Tag Archives: Marcel Proust

Proustian promises

Marcel Proust in 1900

Marcel Proust in 1900 (Photo credit: Wikipedia)

This year I’ve done what I hope is not a foolish thing: I have joined a Goodreads group called “The Year of Reading Proust.” There are some 800 of us led by a well-organized and devoted Proustian who online goes by the wonderful sobriquet Proustitute. The group formed late last year and, once the best English and French editions were identified and a year-long schedule devised, we began with ancillary readings to enhance the understanding of In Search of Lost Time: lectures by John Ruskin on architecture and art, books about the paintings and music in Proust, biographies of Proust, other books by Proust.

But now we are reading the masterpiece itself. I’ve read Swann’s Way before, back in the day when the entire work was mistranslated into English as Remembrance of Things Past, a title Proust apparently disliked. Tomorrow we must be through the first section, which is some 64 pages describing the narrator’s childhood memory of going to bed.

There is a hypnotic, almost dreamlike specificity to Proust’s writing. Long, entwining sentences full of refined sensations and thoughts. Re-reading Swann’s Way, which culminates in Swann’s crushing realizations about obsession and love, teases me with my own notions of time and memory (a bright fall day in Milwaukee, Wisconsin, sitting in an armchair in the living room of my parents’ house, the musty scent from the yellowed paper of an old edition tickling my nose), notions that only reinforce the essence of Proust’s theme. Reading him again is like dipping a madeleine in tea.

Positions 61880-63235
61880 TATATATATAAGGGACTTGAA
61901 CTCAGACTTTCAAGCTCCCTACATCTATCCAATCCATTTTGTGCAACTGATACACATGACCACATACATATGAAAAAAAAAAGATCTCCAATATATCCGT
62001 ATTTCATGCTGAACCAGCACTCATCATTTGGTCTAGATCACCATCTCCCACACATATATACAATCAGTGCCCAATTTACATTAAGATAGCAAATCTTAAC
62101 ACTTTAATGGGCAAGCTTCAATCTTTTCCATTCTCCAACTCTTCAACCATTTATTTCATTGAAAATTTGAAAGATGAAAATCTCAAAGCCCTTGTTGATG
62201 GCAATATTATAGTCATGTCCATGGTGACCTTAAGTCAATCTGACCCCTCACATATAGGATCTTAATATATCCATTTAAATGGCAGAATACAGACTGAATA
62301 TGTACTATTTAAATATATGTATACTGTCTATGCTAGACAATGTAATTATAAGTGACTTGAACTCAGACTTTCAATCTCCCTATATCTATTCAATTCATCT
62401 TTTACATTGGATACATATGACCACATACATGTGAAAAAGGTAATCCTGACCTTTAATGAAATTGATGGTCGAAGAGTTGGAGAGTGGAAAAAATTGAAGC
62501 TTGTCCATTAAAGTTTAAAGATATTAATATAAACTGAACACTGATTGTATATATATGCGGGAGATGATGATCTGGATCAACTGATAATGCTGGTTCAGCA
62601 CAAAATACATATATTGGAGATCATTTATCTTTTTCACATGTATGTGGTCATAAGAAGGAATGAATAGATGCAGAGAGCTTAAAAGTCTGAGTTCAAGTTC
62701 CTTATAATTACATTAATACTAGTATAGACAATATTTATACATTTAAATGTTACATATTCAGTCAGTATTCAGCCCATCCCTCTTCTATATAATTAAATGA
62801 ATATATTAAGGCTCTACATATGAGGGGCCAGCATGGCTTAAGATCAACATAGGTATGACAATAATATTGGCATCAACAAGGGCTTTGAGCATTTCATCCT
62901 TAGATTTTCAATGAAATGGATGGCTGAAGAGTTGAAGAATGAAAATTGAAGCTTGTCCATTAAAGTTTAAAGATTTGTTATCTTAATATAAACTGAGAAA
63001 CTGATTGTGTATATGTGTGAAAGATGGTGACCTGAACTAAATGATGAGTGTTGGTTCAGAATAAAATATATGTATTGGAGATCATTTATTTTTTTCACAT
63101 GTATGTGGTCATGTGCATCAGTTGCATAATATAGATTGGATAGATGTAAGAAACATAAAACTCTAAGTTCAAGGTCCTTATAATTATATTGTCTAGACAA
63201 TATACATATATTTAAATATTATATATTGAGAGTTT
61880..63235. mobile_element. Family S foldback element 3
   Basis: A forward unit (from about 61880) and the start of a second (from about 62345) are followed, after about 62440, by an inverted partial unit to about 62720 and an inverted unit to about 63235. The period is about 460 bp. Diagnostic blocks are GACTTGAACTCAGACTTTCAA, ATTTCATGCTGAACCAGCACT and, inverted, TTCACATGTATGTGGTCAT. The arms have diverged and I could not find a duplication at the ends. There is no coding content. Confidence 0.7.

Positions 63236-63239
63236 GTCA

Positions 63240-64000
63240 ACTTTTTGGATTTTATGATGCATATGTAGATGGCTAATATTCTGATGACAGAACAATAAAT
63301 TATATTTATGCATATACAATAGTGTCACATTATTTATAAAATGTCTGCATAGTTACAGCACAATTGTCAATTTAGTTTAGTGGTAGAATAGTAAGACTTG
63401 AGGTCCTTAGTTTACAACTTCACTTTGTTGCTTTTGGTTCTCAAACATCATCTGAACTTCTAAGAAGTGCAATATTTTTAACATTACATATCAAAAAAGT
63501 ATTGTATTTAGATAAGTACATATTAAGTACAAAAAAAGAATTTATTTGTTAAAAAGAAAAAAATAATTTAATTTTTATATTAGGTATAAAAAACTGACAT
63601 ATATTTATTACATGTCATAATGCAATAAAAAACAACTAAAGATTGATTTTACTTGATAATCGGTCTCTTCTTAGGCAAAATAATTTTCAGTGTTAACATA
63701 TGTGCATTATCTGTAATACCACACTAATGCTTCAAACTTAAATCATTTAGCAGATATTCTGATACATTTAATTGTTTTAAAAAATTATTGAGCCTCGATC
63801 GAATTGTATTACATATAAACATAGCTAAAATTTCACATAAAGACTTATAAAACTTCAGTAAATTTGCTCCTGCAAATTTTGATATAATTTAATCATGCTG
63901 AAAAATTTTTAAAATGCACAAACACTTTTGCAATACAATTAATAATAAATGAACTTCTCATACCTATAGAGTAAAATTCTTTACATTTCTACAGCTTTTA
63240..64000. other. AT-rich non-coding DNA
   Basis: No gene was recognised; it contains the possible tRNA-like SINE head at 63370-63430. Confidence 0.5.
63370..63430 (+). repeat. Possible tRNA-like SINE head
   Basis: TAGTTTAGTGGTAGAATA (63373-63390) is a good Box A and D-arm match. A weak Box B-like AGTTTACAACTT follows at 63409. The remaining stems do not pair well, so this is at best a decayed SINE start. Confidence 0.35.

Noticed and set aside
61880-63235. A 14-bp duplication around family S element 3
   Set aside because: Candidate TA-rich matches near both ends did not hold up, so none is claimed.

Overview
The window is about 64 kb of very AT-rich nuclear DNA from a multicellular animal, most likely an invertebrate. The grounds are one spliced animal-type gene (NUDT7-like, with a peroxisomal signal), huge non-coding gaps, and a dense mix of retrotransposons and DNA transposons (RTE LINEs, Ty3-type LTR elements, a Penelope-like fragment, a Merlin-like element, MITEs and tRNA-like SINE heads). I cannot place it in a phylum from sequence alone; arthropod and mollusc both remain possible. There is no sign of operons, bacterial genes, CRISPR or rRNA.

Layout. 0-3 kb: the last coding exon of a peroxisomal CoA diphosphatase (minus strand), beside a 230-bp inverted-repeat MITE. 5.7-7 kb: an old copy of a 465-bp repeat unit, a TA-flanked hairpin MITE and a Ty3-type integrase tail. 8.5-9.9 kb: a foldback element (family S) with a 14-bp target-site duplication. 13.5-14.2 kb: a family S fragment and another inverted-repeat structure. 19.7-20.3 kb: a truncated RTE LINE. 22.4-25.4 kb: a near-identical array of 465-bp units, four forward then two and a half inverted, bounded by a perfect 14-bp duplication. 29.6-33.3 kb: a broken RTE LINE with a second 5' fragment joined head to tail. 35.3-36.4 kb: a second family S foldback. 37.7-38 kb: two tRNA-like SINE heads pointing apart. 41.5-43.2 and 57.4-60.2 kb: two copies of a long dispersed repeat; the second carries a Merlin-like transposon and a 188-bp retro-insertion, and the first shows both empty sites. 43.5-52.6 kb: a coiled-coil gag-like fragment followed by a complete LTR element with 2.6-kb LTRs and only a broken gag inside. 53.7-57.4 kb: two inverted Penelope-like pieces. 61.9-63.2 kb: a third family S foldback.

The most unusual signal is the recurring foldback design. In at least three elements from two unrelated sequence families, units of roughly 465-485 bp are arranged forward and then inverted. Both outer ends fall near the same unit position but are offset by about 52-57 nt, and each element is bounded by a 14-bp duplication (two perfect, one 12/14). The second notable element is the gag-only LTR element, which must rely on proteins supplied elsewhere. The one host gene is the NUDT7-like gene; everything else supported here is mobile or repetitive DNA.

But, seven volumes, over 4000 pages, a full year of devotion! It’s quite the New Year’s resolution. When will I eat, when will I blog, when will I write? Can I go a year, or whatever it takes to finish, so single-mindedly devoted? Is the journey worth it?

Doubts already creep in, and it’s only January. Proust’s last volume is titled Time Regained, but that only happens in fiction, right?


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